Coronavirus: the MEDTEC students’ research project
If there is one area that has been able to thrive under COVID-19, that is undoubtedly the scientific research. One example of this is the new research project conducted by students from the MEDTEC School at Humanitas University during the second semester of the 2021-2022 academic year. The project was aimed at second-year students attending the ‘Molecular and Computational Biology and Medical Genetics’ course. The research work was coordinated by Professor Rosanna Asselta associate professor of Medical Genetics and deputy director of the Department of Biomedical Sciences, and Professor Stefano Duga professor of Biology.
“The ‘Molecular and Computational Biology and Medical Genetics’ course is in its first year and we thought it would be interesting to offer the students practical activities involving the use of real data for research thereby putting into practice what they had learnt during the lectures. In addition, we wanted to give this project a specific focus and, as we are still in the middle of the COVID-19 pandemic, we opted to look more closely at the role of the genes involved in the coagulation process. As we know, the thrombotic aspect is very important in the pathogenesis of clinically relevant forms of COVID-19,’ explains Professor Duga. The thirty students who took part in this project were responsible for analysing thirty-two haemostasis genes: in other words, each student analyzed in depth a specific gene.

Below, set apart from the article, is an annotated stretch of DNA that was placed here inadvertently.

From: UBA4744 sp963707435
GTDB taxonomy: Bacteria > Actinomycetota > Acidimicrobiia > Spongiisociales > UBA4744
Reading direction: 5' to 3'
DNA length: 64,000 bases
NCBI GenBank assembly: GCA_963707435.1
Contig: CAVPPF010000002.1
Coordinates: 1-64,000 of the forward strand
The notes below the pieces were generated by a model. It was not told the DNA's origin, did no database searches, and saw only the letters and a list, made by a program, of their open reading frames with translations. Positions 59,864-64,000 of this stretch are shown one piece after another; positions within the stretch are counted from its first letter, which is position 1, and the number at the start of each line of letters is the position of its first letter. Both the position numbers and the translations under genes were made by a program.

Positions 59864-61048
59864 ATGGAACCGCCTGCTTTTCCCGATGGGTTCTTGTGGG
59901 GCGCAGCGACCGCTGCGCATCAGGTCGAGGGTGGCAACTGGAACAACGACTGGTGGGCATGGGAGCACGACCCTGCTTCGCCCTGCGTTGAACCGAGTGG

“We provided students with the data collected from patients affected by SARS-CoV-2 and hospitalised at Humanitas Research Hospital in Rozzano, at Gavazzeni Hospital in Bergamo and at San Gerardo Hospital in Monza. In addition, 1,700 subjects from the general population served as controls. Our students had a large dataset sorted by chromosomes, which made data management easier”, Professor Asselta explains. “In fact, the dataset comprised a total of about eight million nucleotide variants in the genome for each of two thousand analyzed individuals, of which 332 were severe cases of COVID-19”.
The research project aimed to look for imbalances in the frequency of certain variants between cases and controls. “If an imbalance is found,” explain Duga and Asselta, “then it is plausible that such specific variant (polymorphism) is associated with the disease.” Among the most interesting results is the one involving at least four of the 32 selected genes: “It appears that specific variants in these four genes lead to an increased risk of developing severe COVID-19 symptoms. On this basis, we constructed a polygenic score (a kind of ‘score’ based on the presence of genetic risk variants) to classify patients according to their genetic risk of developing a severe form of the disease. We found that patients who have four predisposing variants are two and a half times more likely to contract a severe form of COVID-19 than the general population.
One of the most exciting things for the students was that, the results of this research project, have been published in the international Journal of Personalized Medicine with their names among the authors, a great achievement for second-year medical students.